We must note however that this doesn’t quite work in Nigeria. Why do banks offer much lower deposit rates than the risk-free (and they don’t have as much credibility as a country’s central bank),and much higher effective interest rates on borrowing? Already a report came out to the effect that banks are losing deposits to the very attractive treasury rates. Beyond textbook theories about how interest rates work, there are complications every step of the way.
The banks have complained of sterilizing too much of their deposits in statutory reserves. They also complain of other expenses like the NDIC premium paid as insurance for depositors. They seem to have moved on from complaining about generating sets and diesel, and we can see the effect of artificial intelligence in the banking sector whereby many have been laid off and replaced by e-banking, and ATMs. The CBN as the regulating body has set the statutory reserves at the level where it is presently, based on past experience with bank failures. On that issue, the banks can only continue to negotiate with the regulator, and also using its own internal parameters and where ordinary citizens see fit, we can also weigh in. I particularly support the sterilization of public sector funds because the previous regime led to too much profiteering on the part of top public sector executives and bankers. That regime also saw the deliberate sub-optimisation of public sector funds which are often held in fixed deposit accounts while projects remain abandoned.
So with personnel costs shrinking as a result of layoffs, and a number of branch closures due to a very shrewd era of new rationalisations, what excuses do the banks retain for their high interest rates? To make matters worse, a handful of banks seem to be having an effervescent business cycle with huge profits being declared yearly, even as the rest of the economy is comatose – especially the SME sector. We have also seen many high-profile cases of bad bank credits like Etisalat, and many others, that get people thinking whether the banks deliberately shunt the due diligence processes of cross-checking credit-worthiness at Credit Bureaus or whether there is unholy collusion between bank workers, management and their heavily leveraged clients. These are peculiar issues in Nigeria.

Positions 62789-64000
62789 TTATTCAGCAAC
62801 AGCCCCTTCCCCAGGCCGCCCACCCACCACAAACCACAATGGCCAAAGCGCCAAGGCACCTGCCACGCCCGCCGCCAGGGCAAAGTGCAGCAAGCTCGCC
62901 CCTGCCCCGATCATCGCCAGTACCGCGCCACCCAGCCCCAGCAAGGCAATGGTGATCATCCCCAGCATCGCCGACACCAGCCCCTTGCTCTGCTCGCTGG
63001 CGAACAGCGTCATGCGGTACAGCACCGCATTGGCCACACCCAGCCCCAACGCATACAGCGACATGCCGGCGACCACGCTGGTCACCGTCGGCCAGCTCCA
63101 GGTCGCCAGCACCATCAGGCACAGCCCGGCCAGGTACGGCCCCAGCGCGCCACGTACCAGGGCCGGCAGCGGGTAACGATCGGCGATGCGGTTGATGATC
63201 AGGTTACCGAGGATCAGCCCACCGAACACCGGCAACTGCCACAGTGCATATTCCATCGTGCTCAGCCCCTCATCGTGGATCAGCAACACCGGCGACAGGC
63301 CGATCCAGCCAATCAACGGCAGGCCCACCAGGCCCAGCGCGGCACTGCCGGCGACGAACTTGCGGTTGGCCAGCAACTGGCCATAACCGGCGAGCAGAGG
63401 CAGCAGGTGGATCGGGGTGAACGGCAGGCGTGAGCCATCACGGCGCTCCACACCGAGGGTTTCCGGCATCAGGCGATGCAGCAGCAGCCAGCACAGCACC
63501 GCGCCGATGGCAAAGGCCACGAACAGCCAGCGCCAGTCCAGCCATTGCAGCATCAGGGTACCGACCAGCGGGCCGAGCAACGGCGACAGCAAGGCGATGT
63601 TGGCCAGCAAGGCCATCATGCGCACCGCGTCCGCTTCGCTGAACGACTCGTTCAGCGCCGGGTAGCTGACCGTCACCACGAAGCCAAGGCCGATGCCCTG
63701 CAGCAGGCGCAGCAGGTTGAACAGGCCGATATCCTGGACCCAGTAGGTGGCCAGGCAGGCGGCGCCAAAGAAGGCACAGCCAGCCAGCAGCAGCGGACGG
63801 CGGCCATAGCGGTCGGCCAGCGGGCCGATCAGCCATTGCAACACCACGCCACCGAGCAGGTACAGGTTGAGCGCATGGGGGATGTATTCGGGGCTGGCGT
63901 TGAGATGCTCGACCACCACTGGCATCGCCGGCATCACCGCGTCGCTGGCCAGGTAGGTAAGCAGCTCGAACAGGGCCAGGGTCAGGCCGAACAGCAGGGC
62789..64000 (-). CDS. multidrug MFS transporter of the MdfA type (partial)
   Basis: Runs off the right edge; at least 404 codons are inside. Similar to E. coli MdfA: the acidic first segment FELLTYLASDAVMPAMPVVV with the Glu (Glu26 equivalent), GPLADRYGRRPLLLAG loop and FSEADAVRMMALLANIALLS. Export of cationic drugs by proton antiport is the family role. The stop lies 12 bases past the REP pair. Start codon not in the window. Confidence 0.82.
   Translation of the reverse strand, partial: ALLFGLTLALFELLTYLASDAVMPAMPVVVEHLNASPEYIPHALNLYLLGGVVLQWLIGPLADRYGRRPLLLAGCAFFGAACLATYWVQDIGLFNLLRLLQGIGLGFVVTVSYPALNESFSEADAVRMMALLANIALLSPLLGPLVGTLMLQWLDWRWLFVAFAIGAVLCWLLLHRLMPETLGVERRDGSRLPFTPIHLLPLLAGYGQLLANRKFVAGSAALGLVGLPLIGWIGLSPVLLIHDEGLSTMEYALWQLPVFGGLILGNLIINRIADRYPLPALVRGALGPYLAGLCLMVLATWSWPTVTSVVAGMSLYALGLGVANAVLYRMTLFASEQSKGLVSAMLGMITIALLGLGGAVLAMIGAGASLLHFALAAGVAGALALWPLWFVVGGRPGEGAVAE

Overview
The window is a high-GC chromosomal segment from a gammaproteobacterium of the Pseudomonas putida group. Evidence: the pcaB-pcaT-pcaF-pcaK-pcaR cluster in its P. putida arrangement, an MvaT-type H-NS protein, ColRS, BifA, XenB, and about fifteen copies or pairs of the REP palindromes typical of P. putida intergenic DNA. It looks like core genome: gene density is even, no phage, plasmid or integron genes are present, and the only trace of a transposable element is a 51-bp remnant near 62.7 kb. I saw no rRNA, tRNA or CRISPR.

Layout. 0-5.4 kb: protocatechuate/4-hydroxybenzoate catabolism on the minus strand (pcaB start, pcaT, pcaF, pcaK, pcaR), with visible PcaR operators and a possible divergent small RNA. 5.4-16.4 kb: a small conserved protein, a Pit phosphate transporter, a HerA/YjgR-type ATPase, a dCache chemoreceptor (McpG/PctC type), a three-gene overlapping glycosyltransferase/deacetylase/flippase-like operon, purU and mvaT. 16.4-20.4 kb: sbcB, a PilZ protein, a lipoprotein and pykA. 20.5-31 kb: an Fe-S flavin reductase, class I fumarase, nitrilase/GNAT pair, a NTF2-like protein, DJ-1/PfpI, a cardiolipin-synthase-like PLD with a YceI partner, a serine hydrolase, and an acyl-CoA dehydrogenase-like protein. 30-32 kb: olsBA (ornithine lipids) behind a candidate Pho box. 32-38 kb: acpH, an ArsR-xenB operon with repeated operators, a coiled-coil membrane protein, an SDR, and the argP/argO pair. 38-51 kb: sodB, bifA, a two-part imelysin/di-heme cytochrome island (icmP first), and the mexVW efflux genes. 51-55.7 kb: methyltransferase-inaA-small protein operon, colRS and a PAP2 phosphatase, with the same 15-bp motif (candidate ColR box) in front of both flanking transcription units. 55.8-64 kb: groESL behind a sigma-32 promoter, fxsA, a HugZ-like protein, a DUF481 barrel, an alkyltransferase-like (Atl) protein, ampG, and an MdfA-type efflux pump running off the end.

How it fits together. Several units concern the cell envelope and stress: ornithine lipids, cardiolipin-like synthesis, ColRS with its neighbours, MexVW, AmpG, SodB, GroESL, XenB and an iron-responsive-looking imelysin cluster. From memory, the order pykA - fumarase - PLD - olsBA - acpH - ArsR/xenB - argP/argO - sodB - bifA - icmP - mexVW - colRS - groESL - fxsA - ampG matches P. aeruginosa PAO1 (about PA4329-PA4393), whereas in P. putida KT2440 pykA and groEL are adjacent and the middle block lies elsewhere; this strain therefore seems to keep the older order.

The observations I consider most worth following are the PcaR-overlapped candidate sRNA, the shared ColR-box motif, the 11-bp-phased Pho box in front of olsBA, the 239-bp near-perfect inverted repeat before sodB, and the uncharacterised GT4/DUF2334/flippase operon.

Which way forward?
Nigeria is still reeling from an accusation leveled by one Senator against the Police, alleging that the top echelon of our police collect ‘protection money’ from banks, oil companies and other serious organisations, for the deployment of police operatives, monies which are unreceipted. It is extraneous expenditures like these that ramp up cost of doing business in Nigeria. The World Bank Ease of Doing Business Report documents factors such as ease of registering property, ease of obtaining credit, ease of liquidating a company, protection of minority interests, cross-border trading and so on, which do not have direct bearing on the business of banks. I have advocated elsewhere that we should be bold enough to document the cost elements that give our businesses nightmares here, especially our SMEs. In Nigeria things like police protection, and the plethora of corruption that big businesses especially face when they want anything done, are what racks up cost of doing business.
Also, we need to consider the cost of doing business in a generally inefficient environment where standards are disregarded and there is no commitment to service excellence. We all have a great work on our hands to ensure that Nigeria gets to the level where other progressive countries are; a point where everybody does his/her job perfectly without any prodding or financial inducement. For now, that is not the case and the banks – just like other businesses in Nigeria – bears the cost of systemic inefficiencies, thereby necessitating high interest rates. There is a need for us to work on our culture as a people.
Crashing interest rates
The CBN can only try and control the economy by keeping an eye on inflation. That is why, given the difficulty in taming interest rates, the central bank has tried to incentivize some critical sectors by offering credit at a concessionary rate of 9 per cent. We may not expect the CBN, through its Monetary Policy Committee, to reduce interest rates just because it wants to look good. There is a big risk that a reduction in interest rates will put banks under pressure to lend huge amounts just to stay profitable, thereby leading to moral hazards as Non-Performing Loans spike and the banking system itself comes into jeopardy. Of course a spike in bank credit leads to uncontrollable increases in Money
Supply, causing the Naira to lose value as inflation increases beyond manageable levels. The bank however needs to ensure that end-users get intervention funds at the concessionary rates and that middle-men don’t come in-between to profit from the well-intentioned idea.
Also we can apply the theory of Self-Fulfilling Prophecy here. It is the role of regulators to ensure that positive news goes out on the economy and that good news reinforces itself. So the CBN must not relent in ensuring that the market is encouraged to lower inflation rates. The CBN must continue to double its efforts by managing information tightly in the marketplace in such a way as to stabilize the banking industry. There are many players who would prefer upheavals and volatilities because arbitrage opportunities are not many in periods of stability. Those are the arch-enemies of the CBN, who can only be fought actively through a robust system of information dissemination.